In the first part of this essay I meandered my way towards the hypothesis that the “goal of laws relating to sexual images of children [is] the effective eradication of the notion of child sexuality from the popular discourse, culture and the minds of the citizenry”.
In a sense, simply proposing this as an explanation for Society’s draconian response to the sexual imagery of children could be taken as a case for a defense of that very imagery.
There is also a case to be made that pornography (presumably including child pornography) reduces rates of offending through providing a means of relieving sexual frustration in those tempted to offend. But this seems like such a complex issue that I’m going to take the coward’s way and steer clear of it, at least for the time being.
So, if part 1 of this blog-essay amounted to a kind of defense of sexual images of children, this second part will consider some of their more problematic aspects and, as so often in debates about paedophilia and child sexuality, the crux of the matter, I suspect, will boil down to questions of ‘consent’.
It’s not easy writing about child pornography: I feel too much like those reviewers one finds on Amazon and elsewhere, who clearly haven’t read the book in question, and are reacting to its title, its subject matter, its alleged standpoint or its author’s reputation.
My own personal relationship, or rather ‘non-relationship‘, with child porn has been defined by a rather conformist, law-abiding streak in me, my capacity to get off on adult pornography, and a fear that if I saw things that matched those descriptions I’d read, I’d end up well and truly ‘hooked’: it’s not the possibility of my not liking it that has kept me away from it, but rather the probability of my liking it too much.
What is Child Pornography? How can one distinguish it from other related types of imagery? Child Erotica? Nude Photography? Or Art Photographs?
I find a good working definition of ‘pornography’ is a depiction whose main purpose is to elicit sexual arousal through explicit representation of primary erogenous zones and/or sexual activity.
This would distinguish it from, say, ‘nudist photographs’ (which show the human body naked, but neither focus our attention on erogenous zones or on sexual activity) and Art Photographs, such as Sally Mann’s, whose main purpose is not to elicit sexual arousal, though a sensual response, or even sexual one, may be part of the effect that the artist seeks.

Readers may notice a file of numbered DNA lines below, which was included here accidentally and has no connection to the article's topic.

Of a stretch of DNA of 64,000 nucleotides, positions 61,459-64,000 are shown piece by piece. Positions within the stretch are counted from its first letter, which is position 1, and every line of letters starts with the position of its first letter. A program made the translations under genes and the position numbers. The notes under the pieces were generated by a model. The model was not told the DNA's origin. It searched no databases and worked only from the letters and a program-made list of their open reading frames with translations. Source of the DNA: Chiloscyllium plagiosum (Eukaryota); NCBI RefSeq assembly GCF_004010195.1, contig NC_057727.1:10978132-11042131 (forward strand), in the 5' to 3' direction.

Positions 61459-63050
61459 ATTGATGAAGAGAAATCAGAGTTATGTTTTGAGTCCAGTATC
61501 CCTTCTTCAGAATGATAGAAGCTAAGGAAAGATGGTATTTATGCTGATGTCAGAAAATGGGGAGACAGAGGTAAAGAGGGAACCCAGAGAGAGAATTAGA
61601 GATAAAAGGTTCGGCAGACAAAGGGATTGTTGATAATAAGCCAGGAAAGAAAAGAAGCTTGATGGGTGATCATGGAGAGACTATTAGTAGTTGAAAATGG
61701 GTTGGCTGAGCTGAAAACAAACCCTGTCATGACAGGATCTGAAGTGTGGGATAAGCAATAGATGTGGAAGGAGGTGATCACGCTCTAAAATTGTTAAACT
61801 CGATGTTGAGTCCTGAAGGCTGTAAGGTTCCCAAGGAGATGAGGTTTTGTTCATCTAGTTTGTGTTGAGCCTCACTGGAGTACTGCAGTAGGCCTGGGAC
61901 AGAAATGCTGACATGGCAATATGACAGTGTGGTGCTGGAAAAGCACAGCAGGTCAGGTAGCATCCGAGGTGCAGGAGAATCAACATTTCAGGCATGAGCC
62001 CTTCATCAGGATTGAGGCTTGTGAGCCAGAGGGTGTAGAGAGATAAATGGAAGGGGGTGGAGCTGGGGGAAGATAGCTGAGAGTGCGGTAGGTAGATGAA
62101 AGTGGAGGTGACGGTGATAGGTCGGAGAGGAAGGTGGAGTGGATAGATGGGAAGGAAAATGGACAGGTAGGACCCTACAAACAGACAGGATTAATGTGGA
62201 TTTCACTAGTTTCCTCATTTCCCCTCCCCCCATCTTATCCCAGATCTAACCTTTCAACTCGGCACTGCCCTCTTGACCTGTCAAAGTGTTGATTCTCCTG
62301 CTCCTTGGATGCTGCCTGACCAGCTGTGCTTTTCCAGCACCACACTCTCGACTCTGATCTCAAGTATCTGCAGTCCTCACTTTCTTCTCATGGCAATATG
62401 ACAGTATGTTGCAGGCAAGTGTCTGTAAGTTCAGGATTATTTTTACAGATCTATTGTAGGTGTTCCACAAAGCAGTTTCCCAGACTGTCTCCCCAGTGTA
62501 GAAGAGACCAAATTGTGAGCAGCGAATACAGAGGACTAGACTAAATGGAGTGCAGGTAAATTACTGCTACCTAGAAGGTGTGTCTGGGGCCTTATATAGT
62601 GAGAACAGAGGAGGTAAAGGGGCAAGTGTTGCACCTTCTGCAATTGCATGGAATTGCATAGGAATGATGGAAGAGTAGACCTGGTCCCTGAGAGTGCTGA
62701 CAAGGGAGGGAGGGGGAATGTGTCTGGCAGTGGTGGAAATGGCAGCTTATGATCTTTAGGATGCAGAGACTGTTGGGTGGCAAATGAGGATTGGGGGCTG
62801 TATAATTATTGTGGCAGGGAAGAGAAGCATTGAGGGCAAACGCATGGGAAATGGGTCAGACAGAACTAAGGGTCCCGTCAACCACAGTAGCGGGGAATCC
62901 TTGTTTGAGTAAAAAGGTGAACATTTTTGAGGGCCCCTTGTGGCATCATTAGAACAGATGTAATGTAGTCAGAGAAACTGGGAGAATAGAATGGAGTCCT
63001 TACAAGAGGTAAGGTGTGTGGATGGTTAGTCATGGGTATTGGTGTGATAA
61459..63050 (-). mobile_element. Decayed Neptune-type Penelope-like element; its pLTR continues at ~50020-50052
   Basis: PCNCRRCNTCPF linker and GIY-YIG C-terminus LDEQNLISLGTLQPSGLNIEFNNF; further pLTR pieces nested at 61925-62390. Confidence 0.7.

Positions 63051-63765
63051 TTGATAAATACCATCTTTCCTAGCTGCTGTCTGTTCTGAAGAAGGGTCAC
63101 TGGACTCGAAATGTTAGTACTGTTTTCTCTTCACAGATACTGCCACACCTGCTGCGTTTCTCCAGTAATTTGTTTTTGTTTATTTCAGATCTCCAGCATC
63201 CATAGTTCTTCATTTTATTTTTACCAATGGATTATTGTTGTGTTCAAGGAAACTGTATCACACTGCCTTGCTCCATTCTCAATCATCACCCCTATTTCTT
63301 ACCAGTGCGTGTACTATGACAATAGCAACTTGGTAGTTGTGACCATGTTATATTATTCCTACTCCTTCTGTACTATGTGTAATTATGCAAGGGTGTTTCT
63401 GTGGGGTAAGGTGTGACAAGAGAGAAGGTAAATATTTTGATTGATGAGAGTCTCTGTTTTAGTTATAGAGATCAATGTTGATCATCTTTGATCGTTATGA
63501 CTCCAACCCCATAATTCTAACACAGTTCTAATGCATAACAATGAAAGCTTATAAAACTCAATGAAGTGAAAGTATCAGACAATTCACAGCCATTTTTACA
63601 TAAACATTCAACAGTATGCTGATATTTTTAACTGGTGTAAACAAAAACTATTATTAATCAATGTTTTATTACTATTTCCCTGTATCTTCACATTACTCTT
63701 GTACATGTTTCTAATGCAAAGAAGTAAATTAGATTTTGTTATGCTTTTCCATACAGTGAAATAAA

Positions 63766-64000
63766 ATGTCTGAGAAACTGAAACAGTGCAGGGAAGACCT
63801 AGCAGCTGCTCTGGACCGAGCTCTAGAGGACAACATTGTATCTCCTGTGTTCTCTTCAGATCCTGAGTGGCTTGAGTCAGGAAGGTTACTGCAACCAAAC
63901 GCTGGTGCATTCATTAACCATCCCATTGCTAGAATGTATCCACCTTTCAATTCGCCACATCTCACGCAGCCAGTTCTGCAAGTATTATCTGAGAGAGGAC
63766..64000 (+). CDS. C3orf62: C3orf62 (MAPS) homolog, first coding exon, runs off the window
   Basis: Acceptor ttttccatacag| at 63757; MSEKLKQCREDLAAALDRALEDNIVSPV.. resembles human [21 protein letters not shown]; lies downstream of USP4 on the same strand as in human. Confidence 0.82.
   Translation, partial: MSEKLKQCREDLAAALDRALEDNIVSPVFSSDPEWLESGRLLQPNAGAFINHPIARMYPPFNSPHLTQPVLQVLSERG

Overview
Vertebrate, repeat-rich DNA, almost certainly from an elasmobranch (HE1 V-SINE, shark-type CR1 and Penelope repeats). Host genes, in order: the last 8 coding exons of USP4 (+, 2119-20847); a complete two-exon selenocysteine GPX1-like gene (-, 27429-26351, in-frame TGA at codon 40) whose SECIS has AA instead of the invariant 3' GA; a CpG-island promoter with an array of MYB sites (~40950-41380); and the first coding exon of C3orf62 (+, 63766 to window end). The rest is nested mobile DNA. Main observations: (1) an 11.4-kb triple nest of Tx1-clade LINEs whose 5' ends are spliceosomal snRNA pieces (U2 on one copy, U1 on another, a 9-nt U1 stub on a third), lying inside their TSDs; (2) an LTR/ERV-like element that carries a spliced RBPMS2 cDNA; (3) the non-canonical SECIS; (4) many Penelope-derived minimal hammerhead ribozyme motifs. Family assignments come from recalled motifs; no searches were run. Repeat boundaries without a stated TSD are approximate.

With ‘Art’ the sought-after effect is hard to define – each artist, indeed each individual work of art, in a sense, re-invents for itself a new and original purpose. However, so long as the sexual response is a subordinate to that greater purpose, the work should not be considered as ‘pornography’. This was the defense used when the UK publishers of D. H Lawrence’s ‘Lady Chatterley’s Lover’ were arraigned for ‘obscenity’ – its publishers were able to escape conviction because they were able to show that the work was of literary merit.
The following reflections on child pornography will be based on an argumentum ab optimo position: I will assume the imagery in question has no element of coercion, deception, manipulation, brutality or cruelty.
A lot depends on Context. We can choose to consider the ethics of child pornography in the current social context, or as it would be in an ideal society. Of course such a statement raises the question ‘whose ideal society?’ The ‘man on the street’ may not share the paedophile’s vision of the ‘ideal society’.
I’ll lay my cards on the table: I believe that a society where child-adult intimacy were licit would be an all-round better society than the one we live in today – not just because children and adults would be able to be intimate with each other, but because such a society would be more beneficial for human relations in general, for quality of life and for the environment (see my essay “the future is green and liberating for children”).
Tempting as it is to focus on the status of child pornography in such ideal circumstances. This is a temptation I will resist, other than to say that with child-adult intimacy less stigmatised, less body shame, and a greater acceptance of child sexuality many of the problems associated with child pornography in our WEIRD societies (Western, Educated, Industrialized, Rich and Democratic) would disappear, or be reduced to those problems which are associated with all images – those of privacy, permission, copyright and payment.
It seems to me that here are three separate ethical areas that need to be considered:
- the acts depicted
- the act of depiction
- the acts of distribution
the acts depicted
My personal opinion is that there is nothing intrinsically wrong with sensual or sexual intimacy between an adult and a child provided that the relationship is truly consensual and hasn’t come round through manipulation. However this is not enough to justify such relationships in the context of the societies most of us live in.